The San Diego County communities of Mesa and Lemon Grove are sorting out the legalities and best practices as medical marijuana dispensaries look to set up shop.

Voters in both cities approved measures last November that will allow the businesses within city limits.

Measure U in La Mesa and Measure V in Lemon Grove have required cities to update municipal codes and create a permit process.

La Mesa has begun accepting applications for dispensaries, with business hours of 7 a.m. to 9 p.m.; Lemon Grove will start taking applications next week, and cited hours of 8 a.m. to 8 p.m.

By the end of February, 12 applications for conditional-use permits had been filed: three locations on University Avenue, three on El Cajon Boulevard, two on Center Street, two on La Mesa Boulevard and two on Parkway Drive.

Applications for permits to cultivate medical marijuana have been requested at two sites on Center Street. One of those sites has also requested to be a manufacturing site.

La Mesa has not decided on how many dispensaries it will allow in the city of nearly 59,000. Zoning, distance from sensitive areas and availability of land will determine that number.

There will be a maximum of three medical marijuana dispensaries in Lemon Grove, with a population of just over 26,000.

Lemon Grove will charge $150 for an initial compliance check of zoning clearance, and $1,500 for conditional-use permit. There will also be an annual inspection fee in an amount to be determined, plus additional fees for sheriff and fire services, if required. There will be no on-site medical consultation allowed.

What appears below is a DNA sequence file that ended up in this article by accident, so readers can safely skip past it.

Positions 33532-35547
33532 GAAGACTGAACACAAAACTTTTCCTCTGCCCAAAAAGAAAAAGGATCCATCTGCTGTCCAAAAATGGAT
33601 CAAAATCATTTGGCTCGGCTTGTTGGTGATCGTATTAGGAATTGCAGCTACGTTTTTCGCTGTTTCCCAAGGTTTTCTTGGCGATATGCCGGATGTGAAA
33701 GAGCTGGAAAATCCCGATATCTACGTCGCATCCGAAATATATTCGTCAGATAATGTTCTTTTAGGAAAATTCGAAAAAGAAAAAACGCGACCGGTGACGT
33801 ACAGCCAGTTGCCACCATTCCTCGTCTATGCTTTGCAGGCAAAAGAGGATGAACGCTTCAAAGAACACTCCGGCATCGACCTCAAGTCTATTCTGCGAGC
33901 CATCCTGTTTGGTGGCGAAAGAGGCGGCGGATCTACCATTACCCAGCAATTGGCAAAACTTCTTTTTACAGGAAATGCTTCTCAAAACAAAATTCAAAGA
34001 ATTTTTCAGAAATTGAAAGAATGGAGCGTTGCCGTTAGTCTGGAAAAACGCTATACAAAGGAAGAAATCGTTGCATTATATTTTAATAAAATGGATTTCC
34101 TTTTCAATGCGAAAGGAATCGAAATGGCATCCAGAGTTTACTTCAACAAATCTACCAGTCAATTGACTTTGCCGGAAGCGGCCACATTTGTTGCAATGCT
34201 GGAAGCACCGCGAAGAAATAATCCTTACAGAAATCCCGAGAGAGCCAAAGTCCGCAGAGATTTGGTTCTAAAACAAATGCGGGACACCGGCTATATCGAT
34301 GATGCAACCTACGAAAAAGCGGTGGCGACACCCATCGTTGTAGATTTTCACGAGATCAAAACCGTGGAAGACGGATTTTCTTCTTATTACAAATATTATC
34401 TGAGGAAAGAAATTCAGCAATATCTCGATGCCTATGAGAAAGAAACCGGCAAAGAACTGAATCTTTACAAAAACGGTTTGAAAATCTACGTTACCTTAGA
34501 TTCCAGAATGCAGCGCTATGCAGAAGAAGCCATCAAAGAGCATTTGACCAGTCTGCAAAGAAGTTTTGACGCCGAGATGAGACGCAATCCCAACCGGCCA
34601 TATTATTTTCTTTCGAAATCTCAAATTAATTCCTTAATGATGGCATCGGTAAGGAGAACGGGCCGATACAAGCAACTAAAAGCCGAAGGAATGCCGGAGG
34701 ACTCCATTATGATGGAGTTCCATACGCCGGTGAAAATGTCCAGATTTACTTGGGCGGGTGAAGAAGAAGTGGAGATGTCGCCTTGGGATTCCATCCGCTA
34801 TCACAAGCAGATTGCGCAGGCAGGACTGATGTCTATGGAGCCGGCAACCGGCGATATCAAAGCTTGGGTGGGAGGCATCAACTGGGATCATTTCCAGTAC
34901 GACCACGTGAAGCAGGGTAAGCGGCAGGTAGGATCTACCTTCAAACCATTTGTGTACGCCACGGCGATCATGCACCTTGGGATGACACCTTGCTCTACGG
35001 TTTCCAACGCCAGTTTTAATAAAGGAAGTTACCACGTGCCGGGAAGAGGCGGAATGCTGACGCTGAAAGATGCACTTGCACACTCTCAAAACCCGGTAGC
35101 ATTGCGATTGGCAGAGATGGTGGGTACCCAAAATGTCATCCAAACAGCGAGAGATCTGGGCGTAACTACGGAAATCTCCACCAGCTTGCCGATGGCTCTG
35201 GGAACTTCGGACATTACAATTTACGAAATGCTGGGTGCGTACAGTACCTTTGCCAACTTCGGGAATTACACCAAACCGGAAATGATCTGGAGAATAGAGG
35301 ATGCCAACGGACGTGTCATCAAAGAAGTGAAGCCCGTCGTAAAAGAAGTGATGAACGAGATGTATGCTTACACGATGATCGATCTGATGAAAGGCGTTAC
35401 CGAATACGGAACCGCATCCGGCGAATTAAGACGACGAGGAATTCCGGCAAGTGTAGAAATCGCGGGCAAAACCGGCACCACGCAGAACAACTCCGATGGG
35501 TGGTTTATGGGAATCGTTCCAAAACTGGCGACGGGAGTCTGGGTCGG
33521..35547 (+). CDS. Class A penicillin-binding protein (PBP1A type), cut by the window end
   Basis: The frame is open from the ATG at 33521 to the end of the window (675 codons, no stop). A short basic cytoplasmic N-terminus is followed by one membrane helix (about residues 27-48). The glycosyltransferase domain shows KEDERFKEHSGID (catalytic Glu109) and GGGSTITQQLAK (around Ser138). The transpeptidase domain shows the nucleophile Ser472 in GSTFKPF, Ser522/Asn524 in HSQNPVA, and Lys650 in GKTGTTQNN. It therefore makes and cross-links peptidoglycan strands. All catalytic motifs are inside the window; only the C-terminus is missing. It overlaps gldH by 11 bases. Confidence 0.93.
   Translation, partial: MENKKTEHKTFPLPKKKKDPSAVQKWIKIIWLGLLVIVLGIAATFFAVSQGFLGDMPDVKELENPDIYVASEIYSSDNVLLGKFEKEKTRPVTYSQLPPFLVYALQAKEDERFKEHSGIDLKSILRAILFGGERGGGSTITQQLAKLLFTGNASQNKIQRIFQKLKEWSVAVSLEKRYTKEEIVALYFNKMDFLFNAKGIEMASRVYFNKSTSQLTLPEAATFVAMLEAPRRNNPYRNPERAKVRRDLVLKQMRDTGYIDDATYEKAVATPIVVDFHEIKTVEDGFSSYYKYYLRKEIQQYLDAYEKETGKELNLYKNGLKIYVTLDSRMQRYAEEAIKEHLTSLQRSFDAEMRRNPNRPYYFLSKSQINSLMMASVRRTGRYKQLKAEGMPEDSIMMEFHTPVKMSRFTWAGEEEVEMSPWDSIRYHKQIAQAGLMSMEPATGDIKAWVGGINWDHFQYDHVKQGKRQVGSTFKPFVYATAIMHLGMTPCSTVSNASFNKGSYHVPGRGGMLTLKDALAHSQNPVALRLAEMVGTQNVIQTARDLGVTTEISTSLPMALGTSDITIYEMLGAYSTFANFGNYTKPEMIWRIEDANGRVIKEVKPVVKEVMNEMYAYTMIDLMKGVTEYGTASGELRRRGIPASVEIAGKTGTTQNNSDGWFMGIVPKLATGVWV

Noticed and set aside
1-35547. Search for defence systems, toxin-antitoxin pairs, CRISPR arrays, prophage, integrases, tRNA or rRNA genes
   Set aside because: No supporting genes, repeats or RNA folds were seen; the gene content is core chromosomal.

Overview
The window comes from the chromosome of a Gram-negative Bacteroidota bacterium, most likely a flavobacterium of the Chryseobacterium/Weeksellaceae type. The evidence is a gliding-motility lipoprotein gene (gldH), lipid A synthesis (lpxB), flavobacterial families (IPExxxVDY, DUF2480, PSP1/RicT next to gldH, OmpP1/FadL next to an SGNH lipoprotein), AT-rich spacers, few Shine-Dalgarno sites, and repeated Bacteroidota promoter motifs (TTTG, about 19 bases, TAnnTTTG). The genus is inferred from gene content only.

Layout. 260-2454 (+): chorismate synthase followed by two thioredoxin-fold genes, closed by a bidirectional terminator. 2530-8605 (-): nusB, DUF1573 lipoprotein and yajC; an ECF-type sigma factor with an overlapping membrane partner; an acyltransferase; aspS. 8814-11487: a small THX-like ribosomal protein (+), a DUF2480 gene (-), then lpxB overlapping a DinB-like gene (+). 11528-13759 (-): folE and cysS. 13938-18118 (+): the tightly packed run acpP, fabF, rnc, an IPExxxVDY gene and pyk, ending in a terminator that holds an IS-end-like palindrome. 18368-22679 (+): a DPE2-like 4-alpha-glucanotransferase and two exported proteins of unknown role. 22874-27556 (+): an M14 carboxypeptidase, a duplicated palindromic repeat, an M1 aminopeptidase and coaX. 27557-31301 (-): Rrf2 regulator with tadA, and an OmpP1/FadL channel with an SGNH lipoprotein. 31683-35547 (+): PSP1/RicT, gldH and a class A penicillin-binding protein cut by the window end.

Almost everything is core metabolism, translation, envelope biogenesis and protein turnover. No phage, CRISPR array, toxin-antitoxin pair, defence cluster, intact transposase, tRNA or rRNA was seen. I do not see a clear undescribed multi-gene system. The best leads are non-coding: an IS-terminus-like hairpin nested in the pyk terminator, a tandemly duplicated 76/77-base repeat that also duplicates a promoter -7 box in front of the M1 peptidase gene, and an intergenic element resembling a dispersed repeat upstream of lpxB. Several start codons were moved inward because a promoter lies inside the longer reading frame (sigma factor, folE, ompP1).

Measure V in Lemon Grove also authorizes the city to collect a quarterly fee per patient, which has yet to be determined.

Lemon Grove City Manager Lydia Romero said the city will look at applications in the order they are submitted, and they will be processed as with any other permit request.

Romero said she felt that the earliest a dispensary would open in Lemon Grove would be in late summer.

In both cities, dispensaries will be kept away from sensitive areas including schools, licensed day care centers, parks, playgrounds, and alcohol and substance abuse treatment centers.

Neither city will collect sales tax because under state law, medical marijuana is not subject to taxation.

La Mesa has OK’d indoor marijuana plant growing, but is likely to ban people from growing it outdoors. The city is also considering a requirement that those who want to grow plants must register in a database.

In Lemon Grove, cultivation of medical marijuana for personal use by a qualified patient will be allowed in private residences with certain restrictions:

  • Pot cultivation can only be in an enclosed structure that can be secured and locked
  • A qualified patient must live in the residence where the marijuana is grown
  • The cultivation and processing of marijuana can not be visible from outside.

Proposition 64, which also passed last year, legalized recreational marijuana use. But it allows cities to ban recreational pot shops, which Lemon Grove and La Mesa have done.

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